Boyle: Spinning Aside, Houston Data Helps PPM's Case
October 13, 2008 at 3:13 PM (PT)
In a Flash Point newsletter released last THURSDAY to subscribers, C.L. KING analyst JIM BOYLE took both ARBITRON and its Spanish and Urban radio critics to task for spinning the PPM data to prove their respective cases. However, the success of HOUSTON's Urban station -- verified in TODAY's release of the SEPTEMBER PPM data -- seems to be the tipping point for BOYLE to side more with ARBITRON.
"One could argue both sides are right given their slicing-and-dicing of the electronic audience measurement that is inherently and widely believed to be more accurate than paper diaries invented 50 years ago," the report noted. "Investors should care more about the final users' opinion and statistical science. ARBITRON's PPM wins with the all-important former aspect, the ad community end-users. For now, the data seems to bolster ARBITRON's PPM with the latter aspect, but it is not open-and-shut case yet."
Radio One started with huge PPM ratings drops ... After several operational and programming changes, the Houston stations' PPM ratings had rebounded sufficiently ... That's tough to argue against.
BOYLE acknowledged one of the PPM critics' main bones of contention. "The critics point out that ARBITRON has long been known for putting out selective data to present itself in the best light," he wrote. "In this case, the anti-PPM radio execs state that ARBITRON often uses audience 'Share' levels rather than 'Rating Points.' As well as using cume levels that present a different picture. The opponents declare ARBITRON is just showing a panel representation that helps ARBITRON, but hides the actual ratings decline which is substantially worse for minority stations. The critics rightly point out that historically and currently the ad community buys radio by AQH rating points not by cume share. However, cume or 'reach' is how newspapers and TV ad schedules are bought."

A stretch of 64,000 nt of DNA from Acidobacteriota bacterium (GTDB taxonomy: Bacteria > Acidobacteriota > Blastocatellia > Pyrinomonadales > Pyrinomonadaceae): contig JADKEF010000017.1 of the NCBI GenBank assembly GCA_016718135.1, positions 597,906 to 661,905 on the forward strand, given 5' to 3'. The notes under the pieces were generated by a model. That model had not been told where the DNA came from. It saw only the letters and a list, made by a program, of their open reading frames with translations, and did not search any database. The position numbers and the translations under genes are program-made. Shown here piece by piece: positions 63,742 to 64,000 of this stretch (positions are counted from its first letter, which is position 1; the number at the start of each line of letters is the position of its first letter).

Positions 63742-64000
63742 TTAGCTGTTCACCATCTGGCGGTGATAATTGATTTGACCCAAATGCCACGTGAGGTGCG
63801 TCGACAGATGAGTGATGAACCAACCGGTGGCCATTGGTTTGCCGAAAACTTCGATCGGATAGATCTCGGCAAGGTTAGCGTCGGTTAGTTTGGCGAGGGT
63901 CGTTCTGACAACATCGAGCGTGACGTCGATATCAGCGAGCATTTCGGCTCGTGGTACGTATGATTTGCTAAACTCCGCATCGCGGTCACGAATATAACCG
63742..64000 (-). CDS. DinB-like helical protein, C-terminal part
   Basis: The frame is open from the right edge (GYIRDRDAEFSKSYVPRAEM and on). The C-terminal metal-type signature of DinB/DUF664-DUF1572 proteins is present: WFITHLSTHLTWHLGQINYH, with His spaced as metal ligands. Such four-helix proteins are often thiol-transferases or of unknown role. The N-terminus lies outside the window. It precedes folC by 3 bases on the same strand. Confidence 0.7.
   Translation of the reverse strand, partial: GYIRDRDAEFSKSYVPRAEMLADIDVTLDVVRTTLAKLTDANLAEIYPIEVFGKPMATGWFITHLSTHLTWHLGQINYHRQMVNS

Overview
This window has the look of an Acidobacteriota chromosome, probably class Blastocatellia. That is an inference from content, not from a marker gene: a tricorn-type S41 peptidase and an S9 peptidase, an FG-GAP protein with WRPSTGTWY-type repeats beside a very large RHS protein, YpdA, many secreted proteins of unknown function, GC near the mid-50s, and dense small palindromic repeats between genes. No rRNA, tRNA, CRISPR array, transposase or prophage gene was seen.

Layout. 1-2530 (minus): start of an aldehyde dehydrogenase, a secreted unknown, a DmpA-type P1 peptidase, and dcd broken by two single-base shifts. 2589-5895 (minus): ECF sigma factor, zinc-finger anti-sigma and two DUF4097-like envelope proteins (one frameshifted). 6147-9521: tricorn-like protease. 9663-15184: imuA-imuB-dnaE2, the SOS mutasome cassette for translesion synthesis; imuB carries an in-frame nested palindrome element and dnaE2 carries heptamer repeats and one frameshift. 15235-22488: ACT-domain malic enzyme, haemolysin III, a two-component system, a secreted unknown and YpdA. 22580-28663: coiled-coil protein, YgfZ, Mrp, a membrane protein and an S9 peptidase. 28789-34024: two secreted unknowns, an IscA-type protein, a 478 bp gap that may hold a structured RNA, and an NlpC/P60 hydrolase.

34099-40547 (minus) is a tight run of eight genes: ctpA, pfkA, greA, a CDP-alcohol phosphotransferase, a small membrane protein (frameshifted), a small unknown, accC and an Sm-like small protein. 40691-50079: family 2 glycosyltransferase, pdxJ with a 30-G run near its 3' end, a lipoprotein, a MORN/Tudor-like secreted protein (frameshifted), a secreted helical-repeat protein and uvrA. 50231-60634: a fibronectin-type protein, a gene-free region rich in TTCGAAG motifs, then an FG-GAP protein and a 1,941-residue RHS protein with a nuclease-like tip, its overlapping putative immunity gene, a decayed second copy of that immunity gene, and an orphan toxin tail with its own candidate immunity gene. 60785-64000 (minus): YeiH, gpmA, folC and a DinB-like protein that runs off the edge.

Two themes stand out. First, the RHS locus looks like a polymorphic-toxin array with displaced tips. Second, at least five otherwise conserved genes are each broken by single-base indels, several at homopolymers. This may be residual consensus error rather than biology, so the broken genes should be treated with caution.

Their first bottom line: "ARBITRON's PowerPoint was assuredly a self-interested document despite its abundance and breadth of data. Our caveat was there was more data, some of which could bolster the other side."
PPM's Still Better Than A Diary
BOYLE then proceeded to make the case that flaws and all, the PPM is still an improvement over the diary. "When the opponents of PPM compare electronic audience data to paper diary data, it presumes the diary data is less flawed or comparable to the electronic PPM data. The end users, the ad agencies and advertisers, believe the diary data is much more flawed than the new, imperfect PPM data that the ad community thinks should be further improved [and] refined ... The lack of electronic data doesn't help radio pitching against other media with perceived much better research data.
"Although we have never seen definitive research that shows the magnitude or proof that diary methodology may favor minority stations due to diary recruitment over-sampling and listener tendency to 'vote' for their favorite station, it is quietly believed in portions of the industry," the report continued. "That would be one potential explanation for the more severe drop for niche-format stations under PPM. A negative bias is not being introduced, but a positive bias is being removed. This is a heated often subjective debate."